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positions: east asia cultures critique 8.1 (2000) 235-262



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Speaking Out:
Days in the Lives of Three Hong Kong Cage Dwellers

Siu-keung Cheung

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From its humble origin as a fishing village on a bit of barren granite, Hong Kong has been developed into a celebrated international metropolis of more than six million people, with an established market economy and financial systems, advanced communication networks, developed commercial institutions, and vibrant industrial and service sectors. From the very beginning, scholars have hailed the city's rapid development as an unmediated "miracle"; 1 toward this end, a series of exotically appealing aliases, such as Pearl of the Orient, the Paradise of Capital, and the Little Asian Dragon, have been deployed to romanticize and validate further Hong Kong's capitalist society.

Incessantly and unreflectively, the Hong Kong miracle reproduces itself, to construct the former treaty port as an exemplar of the pragmatic path of advanced capitalism. Intellectuals have created an academic enterprise (the so-called Hongkongology) in order to sell the famous "Hong Kong experience" of their fixation. 2 The popular counterpart of this hegemonic discourse [End Page 235] is the Hong Kong fantasy embodied in postcards and coffee-table books that fetishistically, even vulgarly, builds on the glittering prosperity of the city; this fantasy is invariably taken as the totem representing Hong Kong and contextualizing the meanings of this long-colonial urban site. As a consequence of these perceptions, the hardships of poverty have been, so to speak, petrified, distanced as a faraway historical period--archaeologically termed the Age of Poverty--and thus, in effect, removed from the present-day social memory of Hong Kong. 3 In this way, poverty and the impoverished are suppressed by this glittering totem and are effectively removed from the social agenda.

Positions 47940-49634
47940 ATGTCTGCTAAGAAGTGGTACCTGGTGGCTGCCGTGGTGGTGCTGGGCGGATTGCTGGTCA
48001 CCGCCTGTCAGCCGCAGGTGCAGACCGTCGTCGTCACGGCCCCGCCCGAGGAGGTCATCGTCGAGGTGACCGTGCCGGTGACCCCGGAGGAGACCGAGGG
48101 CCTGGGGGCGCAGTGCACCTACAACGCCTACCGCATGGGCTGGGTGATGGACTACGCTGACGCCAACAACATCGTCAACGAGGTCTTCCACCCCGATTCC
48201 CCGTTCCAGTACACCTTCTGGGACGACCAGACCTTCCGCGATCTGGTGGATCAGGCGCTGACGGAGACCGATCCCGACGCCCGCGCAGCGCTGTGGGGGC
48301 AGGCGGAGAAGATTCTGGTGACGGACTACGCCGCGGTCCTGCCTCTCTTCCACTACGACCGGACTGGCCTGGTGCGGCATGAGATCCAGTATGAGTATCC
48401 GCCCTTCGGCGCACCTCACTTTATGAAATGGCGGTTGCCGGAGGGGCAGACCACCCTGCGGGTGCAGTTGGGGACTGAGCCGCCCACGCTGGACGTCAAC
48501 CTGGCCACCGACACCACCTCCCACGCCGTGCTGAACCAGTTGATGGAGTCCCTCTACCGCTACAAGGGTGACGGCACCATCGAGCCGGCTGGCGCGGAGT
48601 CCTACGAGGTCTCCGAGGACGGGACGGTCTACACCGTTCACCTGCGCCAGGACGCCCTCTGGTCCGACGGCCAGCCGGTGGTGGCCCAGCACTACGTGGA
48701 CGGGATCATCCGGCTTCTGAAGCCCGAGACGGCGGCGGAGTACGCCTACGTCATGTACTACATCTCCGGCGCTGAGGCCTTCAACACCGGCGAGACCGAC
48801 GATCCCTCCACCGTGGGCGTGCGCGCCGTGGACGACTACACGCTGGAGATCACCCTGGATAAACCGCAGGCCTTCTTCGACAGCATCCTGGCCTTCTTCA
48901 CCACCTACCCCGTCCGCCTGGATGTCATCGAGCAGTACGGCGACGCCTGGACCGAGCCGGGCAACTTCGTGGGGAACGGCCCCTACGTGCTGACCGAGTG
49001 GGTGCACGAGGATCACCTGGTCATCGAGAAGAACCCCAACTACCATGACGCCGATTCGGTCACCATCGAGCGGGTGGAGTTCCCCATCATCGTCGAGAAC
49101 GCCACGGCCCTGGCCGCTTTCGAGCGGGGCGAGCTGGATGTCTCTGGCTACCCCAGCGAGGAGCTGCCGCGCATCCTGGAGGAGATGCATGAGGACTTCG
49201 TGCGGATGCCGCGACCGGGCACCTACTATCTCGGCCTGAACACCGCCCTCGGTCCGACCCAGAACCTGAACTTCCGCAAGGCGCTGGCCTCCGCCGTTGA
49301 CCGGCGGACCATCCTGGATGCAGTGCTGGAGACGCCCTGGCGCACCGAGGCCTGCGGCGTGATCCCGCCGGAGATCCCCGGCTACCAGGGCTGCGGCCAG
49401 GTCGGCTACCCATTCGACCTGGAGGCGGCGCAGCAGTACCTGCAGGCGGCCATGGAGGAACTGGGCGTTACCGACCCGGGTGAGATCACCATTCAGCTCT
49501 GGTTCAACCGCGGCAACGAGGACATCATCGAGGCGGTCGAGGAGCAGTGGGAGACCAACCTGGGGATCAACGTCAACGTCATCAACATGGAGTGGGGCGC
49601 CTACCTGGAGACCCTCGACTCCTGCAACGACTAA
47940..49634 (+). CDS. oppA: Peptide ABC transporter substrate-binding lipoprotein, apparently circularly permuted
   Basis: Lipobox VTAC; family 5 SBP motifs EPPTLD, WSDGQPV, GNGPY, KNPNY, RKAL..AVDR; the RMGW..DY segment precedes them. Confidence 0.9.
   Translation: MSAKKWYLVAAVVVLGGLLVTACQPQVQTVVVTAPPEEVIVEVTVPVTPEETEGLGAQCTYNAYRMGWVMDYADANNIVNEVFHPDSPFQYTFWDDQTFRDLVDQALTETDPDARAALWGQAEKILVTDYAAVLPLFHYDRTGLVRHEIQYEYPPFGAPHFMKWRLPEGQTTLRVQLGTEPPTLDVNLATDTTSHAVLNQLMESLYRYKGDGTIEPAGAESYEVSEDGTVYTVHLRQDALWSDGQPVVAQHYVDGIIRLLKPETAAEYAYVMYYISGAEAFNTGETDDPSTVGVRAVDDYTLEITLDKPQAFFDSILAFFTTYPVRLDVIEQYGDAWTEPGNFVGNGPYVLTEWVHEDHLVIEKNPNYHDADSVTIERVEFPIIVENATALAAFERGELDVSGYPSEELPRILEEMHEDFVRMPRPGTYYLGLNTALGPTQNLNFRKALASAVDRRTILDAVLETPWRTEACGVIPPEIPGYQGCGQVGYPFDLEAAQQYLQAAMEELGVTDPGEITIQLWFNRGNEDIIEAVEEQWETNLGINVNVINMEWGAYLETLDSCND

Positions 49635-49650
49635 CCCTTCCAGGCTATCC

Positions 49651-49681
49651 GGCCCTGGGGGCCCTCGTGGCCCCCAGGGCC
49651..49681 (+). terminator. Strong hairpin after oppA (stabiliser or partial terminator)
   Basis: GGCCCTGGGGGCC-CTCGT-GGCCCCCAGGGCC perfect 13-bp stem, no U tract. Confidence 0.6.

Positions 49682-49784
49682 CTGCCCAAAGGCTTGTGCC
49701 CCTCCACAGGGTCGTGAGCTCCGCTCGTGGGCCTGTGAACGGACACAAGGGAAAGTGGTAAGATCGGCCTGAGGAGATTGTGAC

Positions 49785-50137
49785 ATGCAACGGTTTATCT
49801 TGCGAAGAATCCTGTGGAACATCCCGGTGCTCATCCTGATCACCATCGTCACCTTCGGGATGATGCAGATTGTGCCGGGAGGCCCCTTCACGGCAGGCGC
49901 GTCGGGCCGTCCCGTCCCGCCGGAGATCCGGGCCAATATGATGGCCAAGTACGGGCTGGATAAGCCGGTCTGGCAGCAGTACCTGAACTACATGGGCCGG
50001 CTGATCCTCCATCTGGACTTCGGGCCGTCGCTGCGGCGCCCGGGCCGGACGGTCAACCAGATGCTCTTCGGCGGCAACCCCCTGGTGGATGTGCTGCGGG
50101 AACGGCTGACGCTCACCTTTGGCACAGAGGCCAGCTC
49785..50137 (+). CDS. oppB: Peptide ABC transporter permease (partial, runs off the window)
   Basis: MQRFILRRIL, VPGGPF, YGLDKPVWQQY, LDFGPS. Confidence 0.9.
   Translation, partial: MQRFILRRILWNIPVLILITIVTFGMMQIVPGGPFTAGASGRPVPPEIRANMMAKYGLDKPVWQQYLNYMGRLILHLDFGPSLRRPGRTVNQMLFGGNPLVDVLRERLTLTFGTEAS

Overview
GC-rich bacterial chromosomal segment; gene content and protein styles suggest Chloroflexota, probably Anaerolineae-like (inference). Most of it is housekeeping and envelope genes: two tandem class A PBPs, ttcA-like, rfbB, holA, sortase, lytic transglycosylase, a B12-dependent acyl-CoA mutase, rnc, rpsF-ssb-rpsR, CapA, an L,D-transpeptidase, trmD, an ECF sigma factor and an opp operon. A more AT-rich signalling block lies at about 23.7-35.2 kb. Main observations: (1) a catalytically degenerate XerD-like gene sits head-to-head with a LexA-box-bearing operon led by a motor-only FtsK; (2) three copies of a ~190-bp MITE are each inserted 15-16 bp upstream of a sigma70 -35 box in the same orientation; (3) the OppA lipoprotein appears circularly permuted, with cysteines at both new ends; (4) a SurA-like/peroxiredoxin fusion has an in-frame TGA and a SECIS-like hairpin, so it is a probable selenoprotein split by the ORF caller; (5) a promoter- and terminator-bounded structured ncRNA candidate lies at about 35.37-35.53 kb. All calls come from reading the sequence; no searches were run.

Yet however powerful, the establishment of Hong Kong has not been miraculous enough to make its bit of barren granite grow. From the very beginning the British colonial government used its monopoly land control to turn a handsome profit through the practice of "fair" public auctions. In the meantime, the speculations of capitalist profiteers siphoned off much of the most desirable property. The end result of this laissez-faire political-economic structure is that land in Hong Kong is a highly speculative commodity and among the most expensive real estate in the world.

In this context of the lack of physical space and the exploitative political economy of land, the laboring masses struggle to secure a livelihood and to organize their existences under the constant threat of dislocation and homelessness. 4 Within the fantasy and the realities of skyscraper penthouses and land deals, perhaps the most ironic phenomenon in Hong Kong is the destititute and solitary human being who lives in a cube measuring six by three by four feet surrounded by a metal grill, the so-called Hong Kong cage apartment. Under the regime of hegemonic fetishism, "spatial entitlement" has become the signifier of social status, defining class and implying the worth of persons who possess and control space. According to this principle, the cage apartment, synedochic emblem of the slum or ghetto, is identified as the least desirable residential setting, and its dwellers are invariably stereotyped as exotic Others, indigent subalterns of the lowest social and cultural standing. Economically disadvantaged, they are also ideologically exploited. They function as the (negative) example that reinforces the hegemonic project of "possessions or perish." [End Page 236]

Moreover, these living spaces are routinely appropriated by politicians and other public figures as a stage for dramatizing their social passion and moral concern with Hong Kong's lowest social stratum. 5 When not encoded in the alienating form of statistical data, the cage apartment is sensationally zoomed in on and presented awash in sentimentalism. Thus the cage dwellers are reified as a class of helpless and hopeless wretches and are rendered into material for the articulation of Hong Kong's social pathology. Furthermore, this social problem is constructed as the client who must await the services of the professional social worker...

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Additional Information

ISSN
1527-8271
Print ISSN
1067-9847
Pages
pp. 235-262
Launched on MUSE
2000-03-01
Open Access
No
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